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Spy Stories Fuel Fears of War on Subcontinent

Reports concerning newly nuclear Pakistan, India are dismissed as disinformation. But some warn that they may have cataclysmic consequences.


NEW DELHI — And now for the news:

Five Pakistani nuclear scientists defect to the West, alleging that their military commanders have targeted Indian cities and strategic installations for preemptive nuclear strikes.

"Nonsense," the Pakistani government declares, forcefully denying reports splashed across front pages in India and elsewhere this week. In New Delhi, Indian officials express disbelief, suggesting that it is part of a deliberate "disinformation" campaign by Western intelligence agencies to cast both nations as irresponsible nuclear states.

And in Washington, U.S. officials say they are investigating the story after one of the alleged scientists, Iftikhar Chaudhry Khan, appears at a news conference in New York, seeking asylum. By the end of the week, Pakistan officially labels the defections as a hoax, and Khan's father says his son is in fact an accountant.

But the alleged defections were among several tales widely reported here this week that Indian analysts say foreshadow an almost inevitable game of spy vs. spy--with potentially cataclysmic implications for the newly nuclear subcontinent.

As the world powers seek to avert an all-out nuclear arms race between India and Pakistan just weeks after both nations stunned the world with atomic bomb tests, other stories making news here include:

* A maverick Indian lawmaker's announcement that Libya is secretly seeking nuclear weapons technology from New Delhi, offering in return a treasure trove of financial aid to counter the economic sanctions India invited with its tests. The Indian government offers no comment on the report, which independent analysts say was fabricated by the lawmaker to embarrass India's ruling party.

* A prominent Indian daily quoting "independent" spy-watchers in Washington as saying the CIA is recruiting new agents and beefing up operations in India and Pakistan after failing to detect preparations for India's nuclear tests. The U.S. Embassy here won't comment.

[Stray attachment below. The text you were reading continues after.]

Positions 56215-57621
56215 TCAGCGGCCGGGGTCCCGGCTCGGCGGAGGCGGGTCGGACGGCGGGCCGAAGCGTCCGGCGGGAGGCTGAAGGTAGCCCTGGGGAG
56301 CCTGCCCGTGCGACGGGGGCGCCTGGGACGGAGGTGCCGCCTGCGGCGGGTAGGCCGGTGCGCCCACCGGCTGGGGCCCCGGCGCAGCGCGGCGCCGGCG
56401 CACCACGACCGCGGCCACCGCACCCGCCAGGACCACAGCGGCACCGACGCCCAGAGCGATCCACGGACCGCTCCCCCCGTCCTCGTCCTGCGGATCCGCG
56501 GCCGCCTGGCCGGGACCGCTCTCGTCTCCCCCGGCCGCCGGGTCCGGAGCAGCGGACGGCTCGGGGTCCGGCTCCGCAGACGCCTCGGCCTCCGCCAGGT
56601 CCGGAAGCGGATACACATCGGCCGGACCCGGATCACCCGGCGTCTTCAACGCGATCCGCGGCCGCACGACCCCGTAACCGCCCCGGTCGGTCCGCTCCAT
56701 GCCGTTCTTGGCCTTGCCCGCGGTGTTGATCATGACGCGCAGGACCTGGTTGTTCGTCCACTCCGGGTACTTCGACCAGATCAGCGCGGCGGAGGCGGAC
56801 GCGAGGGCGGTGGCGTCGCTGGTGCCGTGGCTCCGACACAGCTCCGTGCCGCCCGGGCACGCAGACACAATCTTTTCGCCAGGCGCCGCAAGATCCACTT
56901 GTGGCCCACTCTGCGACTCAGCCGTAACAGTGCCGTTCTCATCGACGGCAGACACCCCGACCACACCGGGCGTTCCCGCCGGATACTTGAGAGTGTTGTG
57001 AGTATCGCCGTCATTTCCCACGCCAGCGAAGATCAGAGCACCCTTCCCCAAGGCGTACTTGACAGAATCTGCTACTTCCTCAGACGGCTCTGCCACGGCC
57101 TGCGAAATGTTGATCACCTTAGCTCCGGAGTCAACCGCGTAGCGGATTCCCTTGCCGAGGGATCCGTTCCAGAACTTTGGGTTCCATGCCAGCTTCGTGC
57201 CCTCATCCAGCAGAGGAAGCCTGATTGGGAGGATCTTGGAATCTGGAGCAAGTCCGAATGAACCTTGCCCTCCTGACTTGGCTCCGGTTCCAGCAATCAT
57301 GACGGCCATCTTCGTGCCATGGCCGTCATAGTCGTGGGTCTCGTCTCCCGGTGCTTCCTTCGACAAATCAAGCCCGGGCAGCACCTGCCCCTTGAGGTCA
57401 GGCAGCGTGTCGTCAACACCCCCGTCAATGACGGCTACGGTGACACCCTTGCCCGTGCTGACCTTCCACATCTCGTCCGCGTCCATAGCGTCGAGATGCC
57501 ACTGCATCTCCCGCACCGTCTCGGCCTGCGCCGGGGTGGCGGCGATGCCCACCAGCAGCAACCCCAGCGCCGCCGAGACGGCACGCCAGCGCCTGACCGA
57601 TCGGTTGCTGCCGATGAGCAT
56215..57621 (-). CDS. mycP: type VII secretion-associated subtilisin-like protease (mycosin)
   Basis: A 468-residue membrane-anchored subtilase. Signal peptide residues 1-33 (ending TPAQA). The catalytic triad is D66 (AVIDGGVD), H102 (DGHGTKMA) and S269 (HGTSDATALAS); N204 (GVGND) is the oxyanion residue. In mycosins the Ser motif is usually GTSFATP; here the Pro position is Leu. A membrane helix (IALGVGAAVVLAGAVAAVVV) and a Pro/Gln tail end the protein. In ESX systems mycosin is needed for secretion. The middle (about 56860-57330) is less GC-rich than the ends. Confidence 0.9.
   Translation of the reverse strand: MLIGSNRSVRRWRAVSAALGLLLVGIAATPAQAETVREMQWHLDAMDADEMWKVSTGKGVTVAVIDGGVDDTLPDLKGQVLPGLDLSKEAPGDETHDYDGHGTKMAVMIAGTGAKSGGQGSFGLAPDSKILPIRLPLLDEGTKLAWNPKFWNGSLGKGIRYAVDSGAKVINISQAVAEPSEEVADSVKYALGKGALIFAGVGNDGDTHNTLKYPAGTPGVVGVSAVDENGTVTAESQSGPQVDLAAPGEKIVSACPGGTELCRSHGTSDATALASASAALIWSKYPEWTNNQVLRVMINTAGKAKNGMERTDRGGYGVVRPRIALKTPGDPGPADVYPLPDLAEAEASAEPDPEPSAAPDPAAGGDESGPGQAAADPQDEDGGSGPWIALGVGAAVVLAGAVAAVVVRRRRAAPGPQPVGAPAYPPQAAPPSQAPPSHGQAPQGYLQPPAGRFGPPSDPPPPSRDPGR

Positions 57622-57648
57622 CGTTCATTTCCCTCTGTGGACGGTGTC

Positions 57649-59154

Reflecting on the spate of cloak-and-dagger reports, Indian analysts said they come as no surprise in a region that has grown accustomed to clandestine Cold War operations by outside powers--and by each other--in past decades.

'Delhi has always been one of the centers for espionage," said political analyst Amitabh Mattoo, who teaches international relations at New Delhi's Jawaharlal Nehru University. "Because of its geographic location, there were Russian eavesdroppers, there were China eavesdroppers.

"It used to be a listening post, but now, after these tests, it's important in itself," he said.

Mattoo and other analysts said this week's spy stories appeared to be part of disinformation campaigns that they expect to intensify.

"This is only the tip of the iceberg, and to separate the wheat from the chaff is the task of really good intelligence and strategic analysts," Mattoo said. "Getting it right is not a game now. For us, it's survival.

"If you have people acting on the basis of wrong information and wrong intelligence, the consequences are catastrophic," he said. "If you have two nuclear rivals reacting to disinformation, the result could be a holocaust on the subcontinent."

Most analysts here concluded that, so far, the spy stories appear to be relatively harmless.

The Pakistani defector story, which was leaked in London before Khan surfaced in New York, "was not so much for the consumption of India," said retired Indian Brig. Gen. Vijai K. Nair, who heads a strategic studies forum in New Delhi. "It appears to be a finely orchestrated attempt to keep the issue on the international table."

Despite the headlines, the defector story appeared to draw only passing interest here. In fact, most of this week's news in India demonstrated that the focus of its nearly 1 billion people finally has begun to shift from the nuclear issue to more routine crises of the day.

The annual monsoon rains arrived, flooding Bombay and New Delhi, paralyzing transportation, killing more than half a dozen people and dominating the evening broadcasts.

And in a nation that proudly attributes its nuclear program to the work of its own scientists, power outages continued to plague the capital, and traffic signals failed in the monsoon floods.

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